Tagged with "three"
England's three time Footballer of the Year-Thierry Henry Tags: football soccer three time player year england paris france thierry henry word life production

Henry is one of the most outrageously talented players of the past decade. From the callow youth who top-scored during France's triumph at the 1998 World Cup to his country's captain and all-time record goalscorer, surpassing the great Michel Platini, Henry is a French icon.

Having emerged from the Monaco youth ranks under the guidance of a certain Arsene Wenger, Henry's abortive move to Juventus followed, where he was largely used as a winger under Carlo Ancelotti, before Wenger parted with £10.5 million to link up once again with the man he would transform into Europe's most feared forward.

Victory at Euro 2000 saw his star rise and Henry was converted from a winger to a dazzling striker, winning the Double with Arsenal before going on to dominate the league in the years to follow. His club record tally of 228 goals in 377 games included all manner of spectacular strikes and unforgettable matches, and he signed off in Highbury's final game, typically, with a hat-trick.

But a move to Emirates Stadium in 2006 signalled the beginning of the end for Henry. In that summer he lost in both the final of the Champions League and the World Cup, and while he signed a new contract with Arsenal despite strong interest from Barcelona, he suffered from fitness problems and eventually moved to Catalunya in the summer of 2007, bringing to an end a golden period in England during which he won two titles, two FA Cups and five player of the year awards.

In Barcelona, Henry would finally capture the Champions League trophy that had eluded him when playing a prominent role in Barca's remarkable Treble-winning campaign of 2008-09, but the following year saw him left out of the side and he embarked on a new challenge in the MLS a few weeks after France's dismal World Cup campaign.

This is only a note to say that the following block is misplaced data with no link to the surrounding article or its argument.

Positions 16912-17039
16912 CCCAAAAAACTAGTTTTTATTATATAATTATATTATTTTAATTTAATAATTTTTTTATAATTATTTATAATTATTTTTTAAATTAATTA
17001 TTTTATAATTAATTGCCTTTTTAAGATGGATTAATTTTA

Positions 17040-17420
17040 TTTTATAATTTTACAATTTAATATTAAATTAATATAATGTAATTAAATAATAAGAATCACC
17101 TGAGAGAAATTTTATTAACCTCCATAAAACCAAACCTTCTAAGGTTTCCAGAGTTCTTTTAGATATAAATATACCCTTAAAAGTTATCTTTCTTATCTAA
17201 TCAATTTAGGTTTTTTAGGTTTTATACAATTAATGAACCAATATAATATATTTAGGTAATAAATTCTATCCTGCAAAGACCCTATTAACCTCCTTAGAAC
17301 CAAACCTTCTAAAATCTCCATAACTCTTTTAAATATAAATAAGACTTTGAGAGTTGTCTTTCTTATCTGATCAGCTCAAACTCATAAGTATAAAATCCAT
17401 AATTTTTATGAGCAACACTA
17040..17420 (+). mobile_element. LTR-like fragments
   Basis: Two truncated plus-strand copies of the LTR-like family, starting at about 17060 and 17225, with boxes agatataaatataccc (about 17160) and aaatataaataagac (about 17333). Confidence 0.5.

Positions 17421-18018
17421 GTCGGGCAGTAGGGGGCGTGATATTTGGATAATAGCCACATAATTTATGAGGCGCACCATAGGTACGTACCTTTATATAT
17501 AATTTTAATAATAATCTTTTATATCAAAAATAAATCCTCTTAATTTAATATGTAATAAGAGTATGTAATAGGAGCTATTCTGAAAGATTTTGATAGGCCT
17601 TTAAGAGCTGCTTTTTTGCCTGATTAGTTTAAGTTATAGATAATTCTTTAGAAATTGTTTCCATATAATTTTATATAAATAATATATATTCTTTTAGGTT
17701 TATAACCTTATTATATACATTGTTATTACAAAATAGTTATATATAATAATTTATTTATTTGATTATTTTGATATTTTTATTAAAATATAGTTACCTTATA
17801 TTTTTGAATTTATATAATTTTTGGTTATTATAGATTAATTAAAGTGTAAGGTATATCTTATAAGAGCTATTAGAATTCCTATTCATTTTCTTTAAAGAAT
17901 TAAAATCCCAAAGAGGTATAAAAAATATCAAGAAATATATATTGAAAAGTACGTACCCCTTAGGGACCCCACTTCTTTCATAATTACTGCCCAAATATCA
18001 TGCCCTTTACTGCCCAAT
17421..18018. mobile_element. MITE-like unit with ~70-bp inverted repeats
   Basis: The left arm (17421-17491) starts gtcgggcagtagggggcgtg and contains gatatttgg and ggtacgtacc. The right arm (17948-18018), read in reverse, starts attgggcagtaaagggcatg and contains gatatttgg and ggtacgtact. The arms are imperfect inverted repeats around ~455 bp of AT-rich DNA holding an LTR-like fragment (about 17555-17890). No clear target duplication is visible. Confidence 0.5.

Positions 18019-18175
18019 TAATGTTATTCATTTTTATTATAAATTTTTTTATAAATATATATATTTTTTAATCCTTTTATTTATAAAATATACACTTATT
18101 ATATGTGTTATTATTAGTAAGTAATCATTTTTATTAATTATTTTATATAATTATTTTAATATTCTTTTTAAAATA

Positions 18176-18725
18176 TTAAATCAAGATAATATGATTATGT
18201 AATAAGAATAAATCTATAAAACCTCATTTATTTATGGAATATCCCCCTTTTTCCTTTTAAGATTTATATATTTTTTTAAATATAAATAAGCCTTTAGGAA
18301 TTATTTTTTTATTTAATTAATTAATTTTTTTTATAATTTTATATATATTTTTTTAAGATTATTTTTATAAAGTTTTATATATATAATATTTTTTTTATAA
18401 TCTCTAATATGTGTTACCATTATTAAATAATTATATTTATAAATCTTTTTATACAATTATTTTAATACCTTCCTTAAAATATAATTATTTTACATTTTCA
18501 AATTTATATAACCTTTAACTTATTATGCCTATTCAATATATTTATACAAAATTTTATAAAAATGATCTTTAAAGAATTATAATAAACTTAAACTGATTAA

His efforts with the New York Red Bulls saw him land the Major League Soccer Eastern Conference in 2010 but, in January 2011, he was given another chance at the Gunners as Arsenal took him back for a two-month loan period. His return to the club came just weeks after his statue was erected outside the Emirates stadium and his goal against Leeds United in the FA Cup was a moment to remember for all.

His legacy at Arsenal will live on forever, but his hunger for glory continued as he picked up the MLS Eastern Conference again in 2013, along with the MLS Supporters' Shield.

Strengths: One of the most complete forwards of recent times, Henry boasts electric pace, superb control, intricate technique and unrivalled composure in front of goal. His creative streak is put to good use when unselfishly teeing up team-mates with finesse and he has a strong character and a winner's mentality. Also a threat from set-pieces.

Weaknesses: Finding fault in Henry is a difficult enterprise, but a headed goal is a rarity from the Frenchman and fitness problems have afflicted him somewhat in recent seasons. His suitability for a captaincy role has also been questioned.

Career high: Henry was at his peak when Arsenal went the entire Premier League season unbeaten in 2003-04, scoring a highly impressive 30 goals in 37 league appearances and being named both PFA Players' Player of the Year and Footballer of the Year.

Career low: Becoming a target for venomous criticism and a national hate figure in Ireland when he committed a blatant handball before squaring for William Gallas to score the goal that took France to the World Cup finals.